U.S. agency ends Nevada mustang fertility project | TahoeDailyTribune.com
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U.S. agency ends Nevada mustang fertility project

Scott Sonner
Associated Press

RENO — Under the threat of another legal battle, the U.S. Bureau of Land Management has quietly pulled the plug on a public-private partnership in northern Nevada aimed at shrinking the size of a wild horse herd through the use of contraceptives, according to documents The Associated Press obtained on Tuesday.

Unlike most mustang conflicts pitting protection groups against ranchers, the dispute in Nevada’s Pine Nut mountains southeast of Carson City has divided horse advocates themselves over the appropriate use of fertility-control drugs on the range.

The federal agency approved a pilot project in 2014 working with the American Wild Horse Preservation Campaign and the Gardnerville-based Pine Nut Wild Horse Advocates to treat a herd that a federal judge in Reno has forbidden the agency from gathering.

But an internal email obtained by AP shows the BLM suspended the project Monday after Friends of Animals threatened to sue based on claims the drug, PZP, harms horses and violates the judge’s order.

“Administration of PZP to these wild horses is hereby suspended, pending further review,” BLM Sierra Front Field Manager Bryant D. Smith wrote in informing his staff he’d revoked the decision record for the Fish Spring Wild Horses PZP Pilot Project.

While some groups advocate fertility control as a preferred alternative to government roundups, others say scientific research suggests PZP can have long-lasting physical, behavioral and social effects on wild horses. Among other things, they say mares that cannot get pregnant choose to leave their bands, creating instability that affects the health of the entire herd.

“We are extremely happy to have killed the pilot project and to put a stop to the forced drugging of Pine Nut mares with the fertility control pesticide PZP for a second time,” said Pricilla Feral, president of Friends of Animals, an international advocacy group founded in Connecticut in 1957.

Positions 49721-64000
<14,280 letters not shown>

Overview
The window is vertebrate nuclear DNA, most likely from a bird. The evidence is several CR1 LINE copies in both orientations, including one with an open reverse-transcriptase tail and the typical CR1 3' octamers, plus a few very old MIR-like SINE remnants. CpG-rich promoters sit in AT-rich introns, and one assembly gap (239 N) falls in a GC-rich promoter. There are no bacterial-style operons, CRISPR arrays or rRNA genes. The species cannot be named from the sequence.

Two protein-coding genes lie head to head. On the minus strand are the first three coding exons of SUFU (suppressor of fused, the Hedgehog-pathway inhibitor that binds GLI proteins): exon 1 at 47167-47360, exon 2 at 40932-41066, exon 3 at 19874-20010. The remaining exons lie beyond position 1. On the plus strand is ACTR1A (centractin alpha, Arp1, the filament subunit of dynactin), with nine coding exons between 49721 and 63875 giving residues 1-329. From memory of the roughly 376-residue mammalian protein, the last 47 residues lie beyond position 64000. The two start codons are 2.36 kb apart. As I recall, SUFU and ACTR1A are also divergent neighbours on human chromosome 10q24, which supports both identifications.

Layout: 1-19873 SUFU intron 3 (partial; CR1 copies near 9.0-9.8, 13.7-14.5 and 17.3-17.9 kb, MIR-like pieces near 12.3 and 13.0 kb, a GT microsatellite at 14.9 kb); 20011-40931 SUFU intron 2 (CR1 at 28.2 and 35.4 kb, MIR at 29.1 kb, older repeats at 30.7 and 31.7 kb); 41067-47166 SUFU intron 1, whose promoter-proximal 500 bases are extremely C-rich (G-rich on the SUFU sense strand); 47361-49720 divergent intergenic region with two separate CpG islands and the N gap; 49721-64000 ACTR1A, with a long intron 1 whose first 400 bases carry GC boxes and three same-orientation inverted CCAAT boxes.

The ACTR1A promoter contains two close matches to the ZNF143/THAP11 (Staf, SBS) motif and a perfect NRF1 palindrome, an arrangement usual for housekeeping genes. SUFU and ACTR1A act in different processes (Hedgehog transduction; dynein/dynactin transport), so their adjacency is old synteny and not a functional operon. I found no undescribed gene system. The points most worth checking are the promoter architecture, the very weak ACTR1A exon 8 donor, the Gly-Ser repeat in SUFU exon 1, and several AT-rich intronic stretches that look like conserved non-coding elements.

The BLM maintains the Pine Nut herd is seriously overpopulated, and it intended to round up more than 300 horses last year before U.S. District Judge Larry Hicks sided with Friends of Animals and blocked the effort. He ruled the BLM failed to conduct the necessary analysis required under the National Environmental Policy Act, and soon after the agency voluntarily withdrew its roundup plan.

Meanwhile, the BLM had been stepping up its efforts in concert with the American Wild Horse Preservation Campaign — a coalition of more than 60 groups nationally — and the local group to administer PZP to members of the herd that wander into nearby neighborhoods.

Michael Harris, Friends of Animals’ wildlife law program director, said arming private landowners with rifles to dart mares appears to violate the 1971 Wild Free-Roaming Horses and Burros Act, which prohibits landowners from intentionally harassing wild horses.

“It now looks as if BLM’s withdrawing its 2014 management plan involving a roundup and PZP, was somewhat disingenuous,” Harris said Tuesday. “Instead, they dusted off an even older plan — the Fish Springs PZP Pilot Program — in an attempt to drug the Pine Nut mares without complying with the court decision or NEPA.”

Deniz Bolbol, the preservation campaign’s programs director, confirmed local residents have been “instructed to temporarily halt the program because of the lawsuit” until the BLM completes the necessary National Environmental Policy Act review. As a result, she fears the horses may end up in government holding pens.

“This is a lawsuit filed by people sitting in an office in Connecticut against the folks in Nevada doing the hard work on the ground to keep wild horses free on the range,” Bolbol said. “If this group wants to help wild horses they need to focus on the BLM’s current effort to conduct barbaric spaying of wild mares and the castration of stallions on the range rather than target this type of humane birth control.”


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